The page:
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China VAT credits struggle

New VAT law to alleviate slow credit refunds

China’s proposed new VAT law is undergoing a second reading for the Standing Committee of the National People’s Congress. A major pillar is how to improve the poor record of VAT credit refunds for taxpayers as well as extra powers to help small businesses.

VAT is China’s single largest tax revenue source at 5 trillion yuan (US$670 billion). China has also recently announced a 5-year extension to the zero-rating small business rate.

The draft new law includes devolving more VAT powers to the State Council and improved VAT credits. On the latter, businesses have been campaigning for action of local authorities’ delays in VAT overpayment refunds. Whilst an improved VAT refund policy was launched in 2019 to help cash flows for businesses as the economy slowed, there has been resistance on implementation.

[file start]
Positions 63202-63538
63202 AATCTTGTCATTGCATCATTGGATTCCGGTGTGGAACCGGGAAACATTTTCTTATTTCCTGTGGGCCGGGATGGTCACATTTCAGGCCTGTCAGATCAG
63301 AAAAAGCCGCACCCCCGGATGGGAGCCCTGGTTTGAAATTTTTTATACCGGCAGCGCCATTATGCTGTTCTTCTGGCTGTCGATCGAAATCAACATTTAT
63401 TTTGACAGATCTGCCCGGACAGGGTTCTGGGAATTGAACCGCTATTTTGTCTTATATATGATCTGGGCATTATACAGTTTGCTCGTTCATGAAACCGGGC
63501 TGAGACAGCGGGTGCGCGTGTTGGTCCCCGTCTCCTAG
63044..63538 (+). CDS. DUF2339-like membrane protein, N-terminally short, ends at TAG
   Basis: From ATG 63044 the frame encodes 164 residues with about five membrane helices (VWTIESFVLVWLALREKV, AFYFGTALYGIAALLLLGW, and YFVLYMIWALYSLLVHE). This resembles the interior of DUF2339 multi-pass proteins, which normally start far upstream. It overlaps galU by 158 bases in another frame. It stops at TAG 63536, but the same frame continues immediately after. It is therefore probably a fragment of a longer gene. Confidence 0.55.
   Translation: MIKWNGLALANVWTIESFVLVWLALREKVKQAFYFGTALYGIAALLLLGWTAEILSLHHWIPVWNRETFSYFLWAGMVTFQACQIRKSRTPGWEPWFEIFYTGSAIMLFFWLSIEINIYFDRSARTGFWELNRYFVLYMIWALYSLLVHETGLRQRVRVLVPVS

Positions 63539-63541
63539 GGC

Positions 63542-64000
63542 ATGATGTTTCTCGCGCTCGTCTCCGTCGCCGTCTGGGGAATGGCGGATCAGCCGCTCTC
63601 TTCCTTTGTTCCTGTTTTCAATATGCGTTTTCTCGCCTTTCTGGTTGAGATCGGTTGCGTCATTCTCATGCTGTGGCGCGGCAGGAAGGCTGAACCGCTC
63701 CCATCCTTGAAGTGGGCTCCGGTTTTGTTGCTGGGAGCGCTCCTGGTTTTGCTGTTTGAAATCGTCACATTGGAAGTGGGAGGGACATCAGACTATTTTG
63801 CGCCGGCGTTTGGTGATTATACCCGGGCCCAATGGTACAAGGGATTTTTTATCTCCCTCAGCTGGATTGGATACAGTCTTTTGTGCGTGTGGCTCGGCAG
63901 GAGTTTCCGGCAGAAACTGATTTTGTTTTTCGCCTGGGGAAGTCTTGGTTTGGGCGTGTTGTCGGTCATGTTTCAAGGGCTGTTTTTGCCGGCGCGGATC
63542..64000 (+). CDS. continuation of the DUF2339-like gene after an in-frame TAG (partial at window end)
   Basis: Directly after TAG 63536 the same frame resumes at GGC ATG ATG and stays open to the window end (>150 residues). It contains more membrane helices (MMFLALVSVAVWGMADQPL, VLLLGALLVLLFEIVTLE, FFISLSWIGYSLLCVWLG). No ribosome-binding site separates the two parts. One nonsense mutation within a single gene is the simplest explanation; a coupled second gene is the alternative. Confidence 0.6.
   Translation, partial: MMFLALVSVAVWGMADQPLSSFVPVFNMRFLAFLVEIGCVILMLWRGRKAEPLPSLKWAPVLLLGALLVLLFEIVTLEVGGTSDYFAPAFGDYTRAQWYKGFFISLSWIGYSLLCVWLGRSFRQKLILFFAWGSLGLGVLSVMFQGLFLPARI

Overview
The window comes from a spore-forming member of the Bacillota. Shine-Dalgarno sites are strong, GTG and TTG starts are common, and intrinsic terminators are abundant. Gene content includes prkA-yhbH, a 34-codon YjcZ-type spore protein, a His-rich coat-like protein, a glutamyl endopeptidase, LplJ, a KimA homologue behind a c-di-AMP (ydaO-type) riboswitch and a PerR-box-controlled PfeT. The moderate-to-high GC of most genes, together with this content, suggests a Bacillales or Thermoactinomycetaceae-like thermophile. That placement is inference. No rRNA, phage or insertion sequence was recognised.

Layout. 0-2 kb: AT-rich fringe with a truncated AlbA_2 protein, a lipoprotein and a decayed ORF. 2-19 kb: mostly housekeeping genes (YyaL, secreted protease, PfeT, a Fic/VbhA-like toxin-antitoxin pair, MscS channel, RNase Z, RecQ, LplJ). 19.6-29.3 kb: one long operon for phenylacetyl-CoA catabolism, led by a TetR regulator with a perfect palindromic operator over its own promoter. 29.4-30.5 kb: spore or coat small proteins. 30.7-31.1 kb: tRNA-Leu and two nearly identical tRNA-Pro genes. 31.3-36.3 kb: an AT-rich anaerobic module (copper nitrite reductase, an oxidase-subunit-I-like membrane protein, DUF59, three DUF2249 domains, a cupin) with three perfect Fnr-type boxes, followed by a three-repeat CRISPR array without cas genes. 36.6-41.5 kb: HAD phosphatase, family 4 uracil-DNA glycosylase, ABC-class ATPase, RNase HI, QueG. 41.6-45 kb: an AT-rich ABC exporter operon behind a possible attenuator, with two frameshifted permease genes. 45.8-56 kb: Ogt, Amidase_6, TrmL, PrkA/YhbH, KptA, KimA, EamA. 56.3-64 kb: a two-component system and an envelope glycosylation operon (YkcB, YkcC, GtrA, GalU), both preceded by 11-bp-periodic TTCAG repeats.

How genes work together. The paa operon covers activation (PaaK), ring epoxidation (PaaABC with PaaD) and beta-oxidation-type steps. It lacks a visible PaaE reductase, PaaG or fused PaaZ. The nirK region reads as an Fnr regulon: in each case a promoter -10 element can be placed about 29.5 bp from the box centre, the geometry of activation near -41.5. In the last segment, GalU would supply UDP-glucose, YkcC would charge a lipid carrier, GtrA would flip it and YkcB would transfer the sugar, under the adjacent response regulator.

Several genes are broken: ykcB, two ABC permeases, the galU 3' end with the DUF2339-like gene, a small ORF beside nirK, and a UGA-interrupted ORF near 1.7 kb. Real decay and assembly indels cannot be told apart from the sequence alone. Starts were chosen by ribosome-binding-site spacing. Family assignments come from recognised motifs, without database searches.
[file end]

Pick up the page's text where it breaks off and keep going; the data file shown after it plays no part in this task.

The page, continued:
Under the current refund scheme, local governments are required to cover 50 per cent of refunds and local businesses 15 per cent. China also needs to set the scale of tax refunds based on local revenues and review the distribution between central and local finances, Zhang said in an article published in August 2022. It also needs to lower the threshold for tax refunds for newly established enterprises to address their shortage of capital in order to “enhance market confidence and expectations.


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